Adoptees are inherently bearers of many identities. We are born into a name that links us to our family, even if it go unrecorded in any way. It still exists, despite its absence. And thus I have a name that I don’t know.
I was bestowed by the orphanage staff a French first and middle name (implying a father, whose first name is carried down) and a completely random Arabic word as a last name in order to facilitate my travel from the country. These efforts fabricate out of whole cloth a literal non-existence.
I remember a period of time when I took to this as a “connection”. I remember finding the piece of paper, the name-changing decree from my orphanage, that revealed that this name was useless, empty; meant nothing. The name is in fact borrowed from a list of rotated names; a bureaucratic convention; a trifling inconsequence.
I’ve come across adoptees with the same “last name” as mine. Bizarrely, this connects us to each other but to no one in the country. This is strikingly similar to the French legal process which allows a child to be born “sous X”—”under X”—thus severing any connection to forebears.
This is of no small import. This discovery, it should be pointed out, was the devastating event that led to my decision to return here.
Upon naturalization as an American citizen, my name change to my adoptive family name was approved by the court, and I became Daniel Drennan. I still use this name, of course. It is an Irish name, reflecting my father’s immigrant roots; on my mother’s side I “am” Dutch and English.
I was revealed the importance of family names in my adoptive parents’ zeal for genealogy and tracing roots. So our adoptive culture likewise tells us how important our name is.
In attempting to re-establish my nationality here in Lebanon, it will be inscribed in the civil registry that I am “currently known as” my now given name. There is no such thing as “name change” in Lebanese society.
None of this brings me any closer to a sense of family or belonging here, especially given the importance of one’s name in all of one’s social dealings.
For example, the question to ask after someone is min aya bayt?—from which house? In this way a [family] name is closely tied to place, and in fact many family names reflect a place name as their basis: Masri (from Egypt), Traboulsi (from Trablous), Sidaoui (From Saida), etc.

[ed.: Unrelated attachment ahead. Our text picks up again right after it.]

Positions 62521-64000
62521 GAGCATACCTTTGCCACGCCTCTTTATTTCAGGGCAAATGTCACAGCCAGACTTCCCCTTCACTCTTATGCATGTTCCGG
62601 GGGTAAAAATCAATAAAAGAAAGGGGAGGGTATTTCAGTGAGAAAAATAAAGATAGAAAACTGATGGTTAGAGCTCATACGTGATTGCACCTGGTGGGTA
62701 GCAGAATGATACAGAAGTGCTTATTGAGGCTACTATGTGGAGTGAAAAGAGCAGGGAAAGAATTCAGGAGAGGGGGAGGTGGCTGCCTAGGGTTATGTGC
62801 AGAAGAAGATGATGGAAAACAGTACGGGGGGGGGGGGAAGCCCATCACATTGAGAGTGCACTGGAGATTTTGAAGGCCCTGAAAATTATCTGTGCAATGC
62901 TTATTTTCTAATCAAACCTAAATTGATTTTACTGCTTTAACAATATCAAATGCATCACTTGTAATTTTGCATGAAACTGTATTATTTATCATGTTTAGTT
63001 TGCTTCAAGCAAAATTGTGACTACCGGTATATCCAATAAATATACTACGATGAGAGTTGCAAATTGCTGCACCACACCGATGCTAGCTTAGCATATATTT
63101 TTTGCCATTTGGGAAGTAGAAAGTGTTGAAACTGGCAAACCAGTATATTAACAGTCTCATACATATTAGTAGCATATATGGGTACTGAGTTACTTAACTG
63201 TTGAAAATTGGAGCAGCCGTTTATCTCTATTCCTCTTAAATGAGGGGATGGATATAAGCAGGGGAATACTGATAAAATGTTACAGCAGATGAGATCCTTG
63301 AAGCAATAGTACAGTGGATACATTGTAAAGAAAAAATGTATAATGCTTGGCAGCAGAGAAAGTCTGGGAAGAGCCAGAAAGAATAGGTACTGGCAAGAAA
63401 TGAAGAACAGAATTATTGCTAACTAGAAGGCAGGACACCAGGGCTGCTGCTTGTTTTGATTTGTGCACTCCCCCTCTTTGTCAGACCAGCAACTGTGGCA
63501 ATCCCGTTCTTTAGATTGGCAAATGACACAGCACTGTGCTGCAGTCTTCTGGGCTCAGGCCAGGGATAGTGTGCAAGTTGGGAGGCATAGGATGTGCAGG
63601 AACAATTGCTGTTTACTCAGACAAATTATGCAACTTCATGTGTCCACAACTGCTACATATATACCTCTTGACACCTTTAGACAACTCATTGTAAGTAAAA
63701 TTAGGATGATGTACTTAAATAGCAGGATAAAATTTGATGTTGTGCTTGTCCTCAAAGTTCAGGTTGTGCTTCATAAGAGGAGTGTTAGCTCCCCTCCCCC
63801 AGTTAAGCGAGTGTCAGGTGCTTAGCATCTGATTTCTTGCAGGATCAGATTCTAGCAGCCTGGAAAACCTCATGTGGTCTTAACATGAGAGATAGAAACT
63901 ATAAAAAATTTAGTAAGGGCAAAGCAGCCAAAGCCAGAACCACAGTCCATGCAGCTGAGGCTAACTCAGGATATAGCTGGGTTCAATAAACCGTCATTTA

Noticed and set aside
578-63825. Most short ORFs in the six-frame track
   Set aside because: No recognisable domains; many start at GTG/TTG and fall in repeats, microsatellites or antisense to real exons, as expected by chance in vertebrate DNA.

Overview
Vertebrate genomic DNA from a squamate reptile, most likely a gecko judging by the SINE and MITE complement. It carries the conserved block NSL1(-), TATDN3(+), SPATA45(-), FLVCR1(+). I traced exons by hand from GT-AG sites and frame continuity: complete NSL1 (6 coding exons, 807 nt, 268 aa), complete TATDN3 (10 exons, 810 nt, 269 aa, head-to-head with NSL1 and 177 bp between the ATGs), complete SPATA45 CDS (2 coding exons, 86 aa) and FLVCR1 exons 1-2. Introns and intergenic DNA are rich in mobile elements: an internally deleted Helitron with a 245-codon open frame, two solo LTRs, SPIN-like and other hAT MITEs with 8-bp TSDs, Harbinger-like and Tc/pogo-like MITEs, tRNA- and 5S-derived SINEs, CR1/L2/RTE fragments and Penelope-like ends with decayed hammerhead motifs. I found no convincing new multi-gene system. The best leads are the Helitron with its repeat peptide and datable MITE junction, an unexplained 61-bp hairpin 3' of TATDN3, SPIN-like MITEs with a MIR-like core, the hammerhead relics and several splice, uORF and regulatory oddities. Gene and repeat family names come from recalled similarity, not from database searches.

The formal way to ask for someone’s name is not “shoo ismak/ismik”—”what is your name?”, but instead “shoo al-ism al-karim”—what is the beneficent naming”, which implies a bestowal of large import.
To not be able to answer is infinitely painful, especially when Anglo-Saxon notions of adoption have no validity in my local culture.
I realize the likelihood of finding my name grows smaller with each passing year, and thus the sheer magnitude of what it means to rename a child through adoption takes on overwhelming significance.
To this end, I have taken on yet another name, a pen name, a pseudonym, referred to locally as a “[political] party name” or alias, with no reference to any Lebanese family, but which has local validity, and great meaning to me.
“Zayd” was the “taken-in” son of the Prophet (ﷺ); an example of guardianship that did not destroy any of these basic links that predominate in our thinking as adult adoptees. I choose “Ibn” to show that I am attempting to follow in such noble footsteps.
I am reminded of this passage from Malcolm X’s biography:
My application had, of course, been made and during this time I received from Chicago my “X.” The Muslim’s “X” symbolized the true African family name that he never could know. For me, my “X” replaced the white slavemaster name of “Little” which some blue-eyed devil name Little had imposed upon my paternal forebears. The receipt of my “X” meant that forever after in the nation of Islam, I would be known as Malcolm X. Mr. Muhammad taught that we would keep this “X” until God Himself returned and gave us a Holy Name from His own mouth.
My neighborhood friends, when I told them I was able to regain my nationality at long last, asked me right away: “Can you change your name?” I replied that despite my use of a pseudonym (not culturally foreign here, and tied more to politics than literary use), I would want my name to be my original (unknown) one, reflective of place and family, which they understood. And so I wait. “Ibn Zayd” is my “X”; the middle realm between names unknowable.
In the meantime, you can call me “Daniel”.